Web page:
A herniated disc – sometimes called a ruptured disc – occurs when the inner portion of a vertebral disc pushes through a crack in the outer portion. This often leads to a pinched nerve in that location of the spine, which will cause symptoms that are referred to as sciatica. “This can be pain that radiates into the buttocks or down the legs, sometimes reaching the feet,” Geddes explains. “It can also include numbness, weakness, and, in extreme cases, it can affect urination.” Pain might also be exacerbated with certain motions, such as bending forward or slumping. A diagnosis for a herniated disc is typically determined via a physical exam. “This diagnosis is usually followed by a trial of treatments such as physical therapy, medications, home exercise programs, or chiropractic treatments. Once this is complete, if the pain persists, then we would obtain an MRI scan to get definitive pictures of your spine to confirm the diagnosis,” says Hare. If symptoms don’t resolve, then injections or surgery might be necessary.
Preventing Back Pain
Unfortunately, back pain from time to time is simply part of life. However, there are a few things you can do to increase your chances of a healthy back. As mentioned previously, maintaining a healthy weight can go a long way in preventing an achy lower back, and Geddes emphasizes this point. “Sometimes, surgery can be avoided altogether if the patient loses weight, because the symptoms either go away entirely or become manageable,” he says. It’s also important to keep good posture, not only in daily activities, but in manual labor such as lifting heavy objects as well. When it comes to being active, take care that you do your exercises correctly, and always do warm-up and warm-down stretches before and after working out. “Family history and previous spine injuries can also put you at risk for chronic back pain,” says Osborn, so it’s important to discuss these with your physician at your regular visits.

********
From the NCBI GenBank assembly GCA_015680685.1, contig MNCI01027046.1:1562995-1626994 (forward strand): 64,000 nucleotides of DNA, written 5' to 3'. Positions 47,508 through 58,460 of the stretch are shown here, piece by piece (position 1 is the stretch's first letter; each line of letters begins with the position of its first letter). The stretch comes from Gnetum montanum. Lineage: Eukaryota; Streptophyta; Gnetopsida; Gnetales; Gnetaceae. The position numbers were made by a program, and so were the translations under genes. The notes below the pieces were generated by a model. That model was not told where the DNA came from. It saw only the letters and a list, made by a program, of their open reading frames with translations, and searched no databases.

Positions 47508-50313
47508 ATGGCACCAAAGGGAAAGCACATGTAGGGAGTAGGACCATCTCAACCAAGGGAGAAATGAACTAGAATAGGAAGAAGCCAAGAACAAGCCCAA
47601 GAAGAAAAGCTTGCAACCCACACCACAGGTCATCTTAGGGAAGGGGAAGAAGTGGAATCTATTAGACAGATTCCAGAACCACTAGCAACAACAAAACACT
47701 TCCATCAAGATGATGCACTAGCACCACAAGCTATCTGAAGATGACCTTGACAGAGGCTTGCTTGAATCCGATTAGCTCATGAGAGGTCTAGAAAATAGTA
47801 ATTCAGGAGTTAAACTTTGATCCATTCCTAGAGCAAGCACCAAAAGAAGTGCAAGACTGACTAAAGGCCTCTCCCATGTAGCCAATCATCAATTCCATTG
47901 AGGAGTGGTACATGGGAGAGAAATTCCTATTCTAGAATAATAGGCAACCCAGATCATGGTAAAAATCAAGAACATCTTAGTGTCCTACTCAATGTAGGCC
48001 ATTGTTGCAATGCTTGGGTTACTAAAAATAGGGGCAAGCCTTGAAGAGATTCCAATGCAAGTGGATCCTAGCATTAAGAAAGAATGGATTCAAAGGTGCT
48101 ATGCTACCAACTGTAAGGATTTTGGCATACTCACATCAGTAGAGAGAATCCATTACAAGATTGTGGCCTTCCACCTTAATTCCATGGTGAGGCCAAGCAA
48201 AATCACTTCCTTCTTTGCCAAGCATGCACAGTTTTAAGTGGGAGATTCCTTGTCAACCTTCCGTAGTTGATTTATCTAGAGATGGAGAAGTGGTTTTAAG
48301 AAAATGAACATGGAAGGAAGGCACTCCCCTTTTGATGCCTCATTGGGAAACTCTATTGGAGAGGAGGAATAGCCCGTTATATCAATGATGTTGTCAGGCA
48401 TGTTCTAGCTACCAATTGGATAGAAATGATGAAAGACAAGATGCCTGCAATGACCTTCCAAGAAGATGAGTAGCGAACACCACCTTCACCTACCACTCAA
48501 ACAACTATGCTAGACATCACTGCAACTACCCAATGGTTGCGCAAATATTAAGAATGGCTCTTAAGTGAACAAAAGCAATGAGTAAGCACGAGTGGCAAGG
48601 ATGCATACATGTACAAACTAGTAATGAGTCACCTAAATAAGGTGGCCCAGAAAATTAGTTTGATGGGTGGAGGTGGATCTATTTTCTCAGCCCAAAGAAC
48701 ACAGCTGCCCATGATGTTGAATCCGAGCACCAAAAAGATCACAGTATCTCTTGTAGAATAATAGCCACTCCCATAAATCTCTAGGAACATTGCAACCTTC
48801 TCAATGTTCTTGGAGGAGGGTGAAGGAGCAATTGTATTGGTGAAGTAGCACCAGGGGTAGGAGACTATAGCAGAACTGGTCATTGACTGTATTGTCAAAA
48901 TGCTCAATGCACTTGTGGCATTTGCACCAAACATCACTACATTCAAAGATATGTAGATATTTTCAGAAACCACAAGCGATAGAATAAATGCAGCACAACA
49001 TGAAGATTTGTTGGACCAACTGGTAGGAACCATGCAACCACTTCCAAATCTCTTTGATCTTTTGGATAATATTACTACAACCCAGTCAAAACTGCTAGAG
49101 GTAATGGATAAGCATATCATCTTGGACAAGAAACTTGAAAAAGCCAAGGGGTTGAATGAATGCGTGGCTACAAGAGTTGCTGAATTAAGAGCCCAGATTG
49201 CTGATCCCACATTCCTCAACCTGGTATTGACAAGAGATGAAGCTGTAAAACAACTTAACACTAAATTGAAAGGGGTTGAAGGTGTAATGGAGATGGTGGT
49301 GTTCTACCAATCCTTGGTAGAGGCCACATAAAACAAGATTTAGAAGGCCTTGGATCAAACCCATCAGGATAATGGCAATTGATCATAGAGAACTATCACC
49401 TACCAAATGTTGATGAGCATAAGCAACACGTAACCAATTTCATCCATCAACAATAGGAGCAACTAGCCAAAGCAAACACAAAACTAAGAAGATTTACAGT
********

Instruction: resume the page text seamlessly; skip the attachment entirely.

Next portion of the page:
The human spine is complex, and back pain can be fairly common. Understanding what’s causing it is the first step toward feeling better, and it’s never too late to take preventative steps toward a healthy back. HS